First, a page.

Skip to main content
January 18, 2019

How to look at art: Know how artists think

Bread winner
Bread winner

Good, authentic artists are always socially conscious. Their profound understanding and deeper connection with the world simply does not allow them to be otherwise. They contribute to humanity by creating beauty, and this drives them to lift us up to the heights of the refinement.

“When Kenyan schools cut art education, my friends and I started arts clubs, scouting young kids and training them in art,” says Kenyan artist Sam Kimemia. 

Art is essential in enabling our creative thinking, and it is a real shame that many schools opt out of art education. Children growing without art will be badly disadvantaged in adult life. In the century where, as Barak Obama said, ‘creativity is the currency’, we need more art, not less. 

At the recent awarding ceremony of the Kenyan creativity competition, MASK Prize, in Nairobi, many progressive schools that understand the power of art education won prizes. In each of those schools, artists runs art clubs. Inspired, I spoke to two of them. Sam Kimemia and John Ngugi, both in their 30s, studied art at college and developed their own distinct styles and symbolism.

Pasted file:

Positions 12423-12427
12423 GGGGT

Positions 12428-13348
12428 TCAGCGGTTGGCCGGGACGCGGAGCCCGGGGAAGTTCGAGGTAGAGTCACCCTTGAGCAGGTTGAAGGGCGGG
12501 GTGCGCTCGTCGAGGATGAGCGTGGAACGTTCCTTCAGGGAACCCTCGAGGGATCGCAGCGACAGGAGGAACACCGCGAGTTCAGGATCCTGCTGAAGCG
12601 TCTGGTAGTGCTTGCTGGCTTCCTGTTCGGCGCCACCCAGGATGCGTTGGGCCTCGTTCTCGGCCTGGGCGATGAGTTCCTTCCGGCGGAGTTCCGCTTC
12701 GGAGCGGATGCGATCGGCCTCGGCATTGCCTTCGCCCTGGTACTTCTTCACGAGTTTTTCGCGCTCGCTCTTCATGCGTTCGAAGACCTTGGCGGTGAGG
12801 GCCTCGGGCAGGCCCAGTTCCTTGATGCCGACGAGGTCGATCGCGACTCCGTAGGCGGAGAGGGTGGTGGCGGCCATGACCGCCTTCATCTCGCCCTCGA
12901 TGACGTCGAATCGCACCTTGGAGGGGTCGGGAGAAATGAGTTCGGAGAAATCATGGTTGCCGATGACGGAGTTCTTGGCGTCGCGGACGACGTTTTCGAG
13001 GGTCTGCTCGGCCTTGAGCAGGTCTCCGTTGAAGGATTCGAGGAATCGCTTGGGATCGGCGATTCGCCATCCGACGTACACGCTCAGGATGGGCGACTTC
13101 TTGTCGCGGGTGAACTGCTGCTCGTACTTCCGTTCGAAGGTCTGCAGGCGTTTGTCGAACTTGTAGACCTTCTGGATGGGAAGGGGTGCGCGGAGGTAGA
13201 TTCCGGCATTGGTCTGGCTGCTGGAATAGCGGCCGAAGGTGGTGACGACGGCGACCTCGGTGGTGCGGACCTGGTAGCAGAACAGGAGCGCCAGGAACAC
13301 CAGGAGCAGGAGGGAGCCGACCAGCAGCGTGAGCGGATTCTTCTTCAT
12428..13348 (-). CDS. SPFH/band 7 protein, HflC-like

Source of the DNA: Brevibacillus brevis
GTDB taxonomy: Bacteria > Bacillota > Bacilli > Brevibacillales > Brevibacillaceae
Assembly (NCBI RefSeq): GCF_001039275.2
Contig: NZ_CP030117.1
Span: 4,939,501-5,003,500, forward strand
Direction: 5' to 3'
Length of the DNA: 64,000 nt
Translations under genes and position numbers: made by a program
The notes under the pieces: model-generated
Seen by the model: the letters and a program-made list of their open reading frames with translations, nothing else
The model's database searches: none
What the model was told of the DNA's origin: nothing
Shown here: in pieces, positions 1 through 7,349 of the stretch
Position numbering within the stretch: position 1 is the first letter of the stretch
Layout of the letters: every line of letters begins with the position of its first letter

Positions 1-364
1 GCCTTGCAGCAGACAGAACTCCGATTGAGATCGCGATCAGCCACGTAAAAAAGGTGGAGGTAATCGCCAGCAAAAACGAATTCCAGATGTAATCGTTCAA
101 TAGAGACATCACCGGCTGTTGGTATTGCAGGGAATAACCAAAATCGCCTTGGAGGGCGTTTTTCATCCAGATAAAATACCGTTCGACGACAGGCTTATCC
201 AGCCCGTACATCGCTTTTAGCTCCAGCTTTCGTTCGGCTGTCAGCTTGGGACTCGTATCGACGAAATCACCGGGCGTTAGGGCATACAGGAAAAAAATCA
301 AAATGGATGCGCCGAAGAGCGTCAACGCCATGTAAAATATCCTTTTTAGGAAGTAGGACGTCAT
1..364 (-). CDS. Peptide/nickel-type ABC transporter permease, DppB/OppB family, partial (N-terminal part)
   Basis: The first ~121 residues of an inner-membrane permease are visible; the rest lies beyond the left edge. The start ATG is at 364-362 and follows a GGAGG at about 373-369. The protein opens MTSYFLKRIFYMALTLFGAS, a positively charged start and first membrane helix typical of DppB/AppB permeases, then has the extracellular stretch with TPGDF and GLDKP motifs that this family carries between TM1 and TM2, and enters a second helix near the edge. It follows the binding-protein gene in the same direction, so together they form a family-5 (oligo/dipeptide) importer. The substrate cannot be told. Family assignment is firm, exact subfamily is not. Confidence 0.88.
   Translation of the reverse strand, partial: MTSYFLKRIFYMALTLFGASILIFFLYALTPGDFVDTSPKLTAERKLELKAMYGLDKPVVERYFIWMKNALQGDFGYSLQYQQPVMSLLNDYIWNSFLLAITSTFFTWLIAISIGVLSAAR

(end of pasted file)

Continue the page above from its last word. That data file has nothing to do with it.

“In some of my works, I personify birds to tell my story,” says Sam. John describes his art as symbols of “music and femininity speaking of the emotions of life”. The duo run two arts clubs in Nairobi: Taswira and Cogri. “We want to foster creative habits of mind in our young to help them reach their full potential,” they say. Sam and John, and dozens of artists like them, are educators in the true sense of the word: they are bridges to creativity. With a lack of ego and the generosity of spirit to share their creativity with the young, living closely to their conscience, they are true social activists. I salute them! They change minds and attitudes. And, they set an example. 

I was recently approached by artists from London. They wish to come to Kenya to share their art with children. “Enabling creativity is magic,” they said. If you, too, are an artist, whether professional, amateur or student, and can commit a few art-teaching hours in a Kenyan school, let us know. Be part of ‘magic’. Who knows, you may even win the ‘Bridges to Creativity’ award in next year’s MASK Prize.


Alla Tkachuk is a founder of the MASK School for Creativity and Innovation for young people in Kenya.

Poll of the day